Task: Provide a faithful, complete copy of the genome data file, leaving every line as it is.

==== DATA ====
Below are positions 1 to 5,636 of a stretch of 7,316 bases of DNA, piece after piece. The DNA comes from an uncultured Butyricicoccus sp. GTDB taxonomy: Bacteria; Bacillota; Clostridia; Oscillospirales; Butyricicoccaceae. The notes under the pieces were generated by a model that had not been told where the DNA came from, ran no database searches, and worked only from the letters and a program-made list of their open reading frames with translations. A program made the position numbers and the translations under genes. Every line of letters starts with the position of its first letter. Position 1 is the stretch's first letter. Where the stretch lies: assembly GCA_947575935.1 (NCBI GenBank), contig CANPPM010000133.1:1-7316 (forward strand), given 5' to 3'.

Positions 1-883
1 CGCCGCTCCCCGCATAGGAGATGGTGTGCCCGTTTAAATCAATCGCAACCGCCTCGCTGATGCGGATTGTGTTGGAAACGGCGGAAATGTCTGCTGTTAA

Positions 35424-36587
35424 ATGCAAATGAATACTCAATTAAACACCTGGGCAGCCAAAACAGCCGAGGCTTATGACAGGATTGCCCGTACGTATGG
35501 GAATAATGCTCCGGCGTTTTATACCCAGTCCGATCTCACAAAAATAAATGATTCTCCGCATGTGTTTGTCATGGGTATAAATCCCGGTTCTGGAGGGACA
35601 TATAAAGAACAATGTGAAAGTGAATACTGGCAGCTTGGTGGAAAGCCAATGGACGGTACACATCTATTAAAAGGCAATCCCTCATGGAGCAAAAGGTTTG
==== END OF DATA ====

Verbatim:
Below are positions 1 to 5,636 of a stretch of 7,316 bases of DNA, piece after piece. The DNA comes from an uncultured Butyricicoccus sp. GTDB taxonomy: Bacteria; Bacillota; Clostridia; Oscillospirales; Butyricicoccaceae. The notes under the pieces were generated by a model that had not been told where the DNA came from, ran no database searches, and worked only from the letters and a program-made list of their open reading frames with translations. A program made the position numbers and the translations under genes. Every line of letters starts with the position of its first letter. Position 1 is the stretch's first letter. Where the stretch lies: assembly GCA_947575935.1 (NCBI GenBank), contig CANPPM010000133.1:1-7316 (forward strand), given 5' to 3'.

Positions 1-883
1 CGCCGCTCCCCGCATAGGAGATGGTGTGCCCGTTTAAATCAATCGCAACCGCCTCGCTGATGCGGATTGTGTTGGAAACGGCGGAAATGTCTGCTGTTAA

Positions 35424-36587
35424 ATGCAAATGAATACTCAATTAAACACCTGGGCAGCCAAAACAGCCGAGGCTTATGACAGGATTGCCCGTACGTATGG
35501 GAATAATGCTCCGGCGTTTTATACCCAGTCCGATCTCACAAAAATAAATGATTCTCCGCATGTGTTTGTCATGGGTATAAATCCCGGTTCTGGAGGGACA
35601 TATAAAGAACAATGTGAAAGTGAATACTGGCAGCTTGGTGGAAAGCCAATGGACGGTACACATCTATTAAAAGGCAATCCCTCATGGAGCAAAAGGTTTG